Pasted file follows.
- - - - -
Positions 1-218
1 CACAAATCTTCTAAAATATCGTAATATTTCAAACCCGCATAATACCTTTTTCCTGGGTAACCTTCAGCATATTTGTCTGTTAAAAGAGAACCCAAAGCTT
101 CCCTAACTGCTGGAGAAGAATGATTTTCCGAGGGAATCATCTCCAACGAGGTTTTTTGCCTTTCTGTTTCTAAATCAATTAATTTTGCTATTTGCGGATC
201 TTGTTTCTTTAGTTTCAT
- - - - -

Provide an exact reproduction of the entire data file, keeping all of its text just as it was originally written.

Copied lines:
Positions 1-218
1 CACAAATCTTCTAAAATATCGTAATATTTCAAACCCGCATAATACCTTTTTCCTGGGTAACCTTCAGCATATTTGTCTGTTAAAAGAGAACCCAAAGCTT
101 CCCTAACTGCTGGAGAAGAATGATTTTCCGAGGGAATCATCTCCAACGAGGTTTTTTGCCTTTCTGTTTCTAAATCAATTAATTTTGCTATTTGCGGATC
201 TTGTTTCTTTAGTTTCAT